Article  Google Scholar 

  27. 27.

    Ye, X., Zhao, L., Liang, J., Li, X. & Chen, G.-Q. Study of the tensile properties of individual multicellular fibres generated by Bacillus subtilis. Sci. Rep. 7, 46052 (2017).

    Article  Google Scholar 

  28. 28.

    Dresselhaus, M., Dresselhaus, G., Jorio, A., Souza Filho, A. & Saito, R. Raman spectroscopy on isolated single wall carbon nanotubes. Carbon 40, 2043–2061 (2002).

    Article  Google Scholar 

  29. 29.

    Zhang, Y. et al. Raman spectra variation of partially suspended individual single-walled carbon nanotubes. J. Phys. Chem. C 111, 1983–1987 (2007).

    Article  Google Scholar 

  30. 30.

    Chang, C.-C. et al. A new lower limit for the ultimate breaking strain of carbon nanotubes. ACS Nano 4, 5095–5100 (2010).

    Article  Google Scholar 

  31. 31.

    Chang, C.-C. et al. Strain-induced D band observed in carbon nanotubes. Nano Res. 5, 854–862 (2012).

    Article  Google Scholar 

  32. 32.

    Nakagawa, T. & Osaki, S. The discrete Weibull distribution. IEEE Trans. Rel. 24, 300–301 (1975).

    Article  Google Scholar 

  33. 33.

    Cohen, A. C. Maximum likelihood estimation in the Weibull distribution based on complete and on censored samples. Technometrics 7, 579–588 (1965).

    Article  Google Scholar 

  34. 34.

    Weibull, W. A statistical distribution function of wide applicability. J. Appl. Mech. 18, 293–297 (1951).

    Google Scholar 

  35. 35.

    Chi, Z., Chou, T. W. & Shen, G. Determination of single fibre strength distribution from fibre bundle testings. J. Mater. Sci. 19, 3319–3324 (1984).

    Article  Google Scholar 

  36. 36.

    Zhou, Y., Wang, Y., Xia, Y. & Jeelani, S. Tensile behavior of carbon fiber bundles at different strain rates. Mater. Lett. 64, 246–248 (2010).

    Article  Google Scholar 

  37. 37.

    Daniels, H. E. The statistical theory of the strength of bundles of threads. Proc. R. Soc. Lond. A 183, 405–435 (1945).

    Article  Google Scholar 

  38. 38.

    Lan, C., Li, H. & Ju, Y. Bearing capacity assessment for parallel wire cables. China Civ. Eng. J. 46, 31–38 (2013).

    Google Scholar 

  39. 39.

    Daniels, H. The maximum size of a closed epidemic. Adv. Appl. Prob. 6, 607–621 (1974).

    Article  Google Scholar 

  40. 40.

    Gollwitzer, S. & Rackwitz, R. On the reliability of Daniels systems. Struct. Saf. 7, 229–243 (1990).

    Article  Google Scholar 

  41. 41.

    MInus, M. & Kumar, S. The processing, properties, and structure of carbon fibers. JOM 57, 52–58 (2005).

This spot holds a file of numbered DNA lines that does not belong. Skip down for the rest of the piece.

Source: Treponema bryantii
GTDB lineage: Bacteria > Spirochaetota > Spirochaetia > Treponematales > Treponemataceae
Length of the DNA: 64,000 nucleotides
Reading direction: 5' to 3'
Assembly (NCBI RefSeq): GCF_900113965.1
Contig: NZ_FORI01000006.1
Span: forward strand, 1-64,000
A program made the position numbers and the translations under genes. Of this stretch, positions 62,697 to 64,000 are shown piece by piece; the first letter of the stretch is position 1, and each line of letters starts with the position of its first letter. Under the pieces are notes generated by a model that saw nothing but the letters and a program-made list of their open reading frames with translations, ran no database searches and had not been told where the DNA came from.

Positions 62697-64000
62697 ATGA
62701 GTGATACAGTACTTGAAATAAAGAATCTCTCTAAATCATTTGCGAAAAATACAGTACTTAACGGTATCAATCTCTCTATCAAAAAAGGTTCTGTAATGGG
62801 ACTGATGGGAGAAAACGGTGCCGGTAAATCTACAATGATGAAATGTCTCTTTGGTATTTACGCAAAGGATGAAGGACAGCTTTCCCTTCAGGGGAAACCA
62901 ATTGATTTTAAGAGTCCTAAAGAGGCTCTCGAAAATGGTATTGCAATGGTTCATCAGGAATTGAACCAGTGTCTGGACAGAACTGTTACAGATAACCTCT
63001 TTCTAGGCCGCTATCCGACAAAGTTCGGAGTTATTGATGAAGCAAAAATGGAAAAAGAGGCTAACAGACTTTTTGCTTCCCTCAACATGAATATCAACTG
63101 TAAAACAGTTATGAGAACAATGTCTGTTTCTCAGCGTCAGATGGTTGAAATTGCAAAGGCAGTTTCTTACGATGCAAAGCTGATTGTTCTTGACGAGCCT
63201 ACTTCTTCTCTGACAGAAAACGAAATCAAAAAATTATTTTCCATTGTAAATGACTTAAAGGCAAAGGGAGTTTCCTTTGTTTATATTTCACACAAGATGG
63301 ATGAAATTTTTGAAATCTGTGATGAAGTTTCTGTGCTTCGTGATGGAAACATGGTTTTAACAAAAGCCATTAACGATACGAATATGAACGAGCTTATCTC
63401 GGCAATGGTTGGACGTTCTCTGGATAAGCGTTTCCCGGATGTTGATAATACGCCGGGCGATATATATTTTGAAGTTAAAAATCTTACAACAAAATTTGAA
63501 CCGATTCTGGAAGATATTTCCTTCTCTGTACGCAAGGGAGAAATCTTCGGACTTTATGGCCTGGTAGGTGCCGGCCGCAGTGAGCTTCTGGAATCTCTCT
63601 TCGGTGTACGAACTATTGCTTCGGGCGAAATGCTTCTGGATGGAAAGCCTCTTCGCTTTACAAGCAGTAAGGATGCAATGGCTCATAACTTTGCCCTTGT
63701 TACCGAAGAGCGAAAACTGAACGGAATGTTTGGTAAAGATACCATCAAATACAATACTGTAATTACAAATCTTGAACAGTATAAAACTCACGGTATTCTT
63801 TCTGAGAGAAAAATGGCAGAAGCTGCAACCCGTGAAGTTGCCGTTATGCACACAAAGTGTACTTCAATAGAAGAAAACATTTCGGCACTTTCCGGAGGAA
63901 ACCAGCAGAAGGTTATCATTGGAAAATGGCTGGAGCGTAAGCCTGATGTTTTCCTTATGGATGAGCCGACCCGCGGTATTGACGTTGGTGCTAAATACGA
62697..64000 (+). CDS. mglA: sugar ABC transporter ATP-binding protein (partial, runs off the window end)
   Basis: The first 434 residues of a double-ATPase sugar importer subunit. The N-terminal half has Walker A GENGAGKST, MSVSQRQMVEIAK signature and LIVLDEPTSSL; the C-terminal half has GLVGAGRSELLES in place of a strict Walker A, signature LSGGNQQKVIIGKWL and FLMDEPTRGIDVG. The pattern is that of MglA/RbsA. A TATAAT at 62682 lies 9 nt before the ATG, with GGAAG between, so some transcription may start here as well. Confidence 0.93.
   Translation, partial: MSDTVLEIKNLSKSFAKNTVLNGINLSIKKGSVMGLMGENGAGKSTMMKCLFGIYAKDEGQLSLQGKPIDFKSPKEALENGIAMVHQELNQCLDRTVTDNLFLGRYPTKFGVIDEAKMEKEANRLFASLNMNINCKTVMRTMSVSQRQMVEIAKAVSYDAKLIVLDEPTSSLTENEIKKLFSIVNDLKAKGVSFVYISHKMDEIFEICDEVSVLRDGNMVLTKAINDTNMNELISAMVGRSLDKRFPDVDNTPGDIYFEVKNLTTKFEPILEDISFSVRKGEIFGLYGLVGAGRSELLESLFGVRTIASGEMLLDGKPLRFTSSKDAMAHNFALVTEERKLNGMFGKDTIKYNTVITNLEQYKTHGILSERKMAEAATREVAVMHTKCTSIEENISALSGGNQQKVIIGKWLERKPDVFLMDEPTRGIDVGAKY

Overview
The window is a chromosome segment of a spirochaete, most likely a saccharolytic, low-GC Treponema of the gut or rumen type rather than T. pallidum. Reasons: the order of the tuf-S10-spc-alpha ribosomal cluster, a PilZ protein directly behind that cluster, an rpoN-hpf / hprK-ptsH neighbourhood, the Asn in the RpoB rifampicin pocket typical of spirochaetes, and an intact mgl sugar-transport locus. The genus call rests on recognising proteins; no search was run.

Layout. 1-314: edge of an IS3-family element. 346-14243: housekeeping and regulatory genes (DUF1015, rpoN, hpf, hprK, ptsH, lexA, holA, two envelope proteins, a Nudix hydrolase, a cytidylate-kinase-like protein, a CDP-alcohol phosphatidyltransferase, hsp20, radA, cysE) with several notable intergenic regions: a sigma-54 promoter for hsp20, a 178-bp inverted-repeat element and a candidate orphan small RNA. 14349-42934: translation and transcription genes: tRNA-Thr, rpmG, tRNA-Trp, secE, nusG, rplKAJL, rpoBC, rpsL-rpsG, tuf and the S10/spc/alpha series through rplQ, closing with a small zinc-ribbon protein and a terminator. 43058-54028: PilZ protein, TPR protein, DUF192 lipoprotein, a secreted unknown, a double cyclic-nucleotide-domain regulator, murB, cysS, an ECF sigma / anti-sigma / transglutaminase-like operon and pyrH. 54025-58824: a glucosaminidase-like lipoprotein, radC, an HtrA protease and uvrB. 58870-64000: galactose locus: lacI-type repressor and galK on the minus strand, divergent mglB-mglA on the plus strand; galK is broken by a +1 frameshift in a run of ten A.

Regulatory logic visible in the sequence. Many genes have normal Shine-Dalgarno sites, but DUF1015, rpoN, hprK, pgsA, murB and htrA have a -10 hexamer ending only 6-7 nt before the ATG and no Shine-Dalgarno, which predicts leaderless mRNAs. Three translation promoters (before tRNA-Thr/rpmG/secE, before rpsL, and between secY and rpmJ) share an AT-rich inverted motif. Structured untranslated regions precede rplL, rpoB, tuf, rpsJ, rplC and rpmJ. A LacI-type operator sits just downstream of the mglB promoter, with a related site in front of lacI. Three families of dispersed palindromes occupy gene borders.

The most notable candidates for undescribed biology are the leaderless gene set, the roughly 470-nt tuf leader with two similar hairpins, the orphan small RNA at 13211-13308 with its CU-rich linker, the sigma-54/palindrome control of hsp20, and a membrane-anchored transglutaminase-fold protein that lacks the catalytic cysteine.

Article  Google Scholar 

  42. 42.

    Chae, H. G. & Kumar, S. Rigid-rod polymeric fibers. J. Appl. Polym. Sci. 100, 791–802 (2006).

    Article  Google Scholar 

  43. 43.

    Zhang, X. et al. Ultrastrong, stiff, and lightweight carbon-nanotube fibers. Adv. Mater. 19, 4198–4201 (2007).

    Article  Google Scholar 

  44. 44.

    Dalton, A. B. et al. Super-tough carbon-nanotube fibres. Nature 423, 703–703 (2003).

    Article  Google Scholar 

  45. 45.

    Yu, M.-F. et al. Strength and breaking mechanism of multiwalled carbon nanotubes under tensile load. Science 287, 637–640 (2000).

    Article  Google Scholar 

  46. 46.

    Yu, M. F., Files, B. S., Arepalli, S. & Ruoff, R. S. Tensile loading of ropes of single wall carbon nanotubes and their mechanical properties. Phys. Rev. Lett. 84, 5552–5555 (2000).

    Article  Google Scholar 

  47. 47.

    Filleter, T., Bernal, R., Li, S. & Espinosa, H. Ultrahigh strength and stiffness in cross‐linked hierarchical carbon nanotube bundles. Adv. Mater. 23, 2855–2860 (2011).

    Article  Google Scholar 

  48. 48.

    Wang, W. et al. Measurement of the cleavage energy of graphite. Nat. Commun. 6, 7853 (2015).

    Article  Google Scholar 

  49. 49.

    Li, Q., Kim, K.-S. & Rydberg, A. Lateral force calibration of an atomic force microscope with a diamagnetic levitation spring system. Rev. Sci. Instrum. 77, 065105 (2006).

    Article  Google Scholar 

  50. 50.

    Zhang, R. et al. Facile manipulation of individual carbon nanotubes assisted by inorganic nanoparticles. Nanoscale 5, 6584–6588 (2013).

    Article  Google Scholar 

Download references

Acknowledgements

This study was supported by the National Natural Science Foundation of China (grant no. 21636005), the Foundation for the National Basic Research Program of China (grant no. 2016YFA0200102), the NSFC (grant nos. 11227202, 1147215) and the National Basic Research Program of China (grant no. 2013CB934203). We thank R. H. Baughman for his advice on the manuscript. We also thank P. Shi, H. Wang and H. Xie for discussions.

Author information

Affiliations

Authors

Contributions

F.W., Y.B. and R.Z. conceived the project. Y.B. designed and performed the experiments, analysed the data and wrote the manuscript. R.Z. participated in the data analysis and figure design, and co-wrote the manuscript. X.Y. participated in the mechanical measurement. X.L. supervised the mechanical measurement and participated in the data analysis and manuscript preparation. Z.Z., H.X. and B.S. participated in the synthesis and characterization of ultralong CNTs/CNTBs. D.C. participated in the establishment of the mathematical model. B.L. participated in the figure processing. C.Z. and Z.J. provided theoretical assistance with hydromechanics. S.Z. participated in the manuscript preparation.

Corresponding authors

Correspondence to Rufan Zhang or Xide Li or Fei Wei.

Ethics declarations

Competing interests

The authors declare no competing interests.

Additional information

Publisher’s note: Springer Nature remains neutral with regard to jurisdictional claims in published maps and institutional affiliations.

Supplementary information

Supplementary Information

Supplementary Figures 1–7, Supplementary Tables 1–7, Supplementary References

Rights and permissions

Reprints and Permissions

About this article

Verify currency and authenticity via CrossMark

Cite this article

Bai, Y., Zhang, R., Ye, X. et al. Carbon nanotube bundles with tensile strength over 80 GPa. Nature Nanotech 13, 589–595 (2018). https://doi.org/10.1038/s41565-018-0141-z

Download citation

Further reading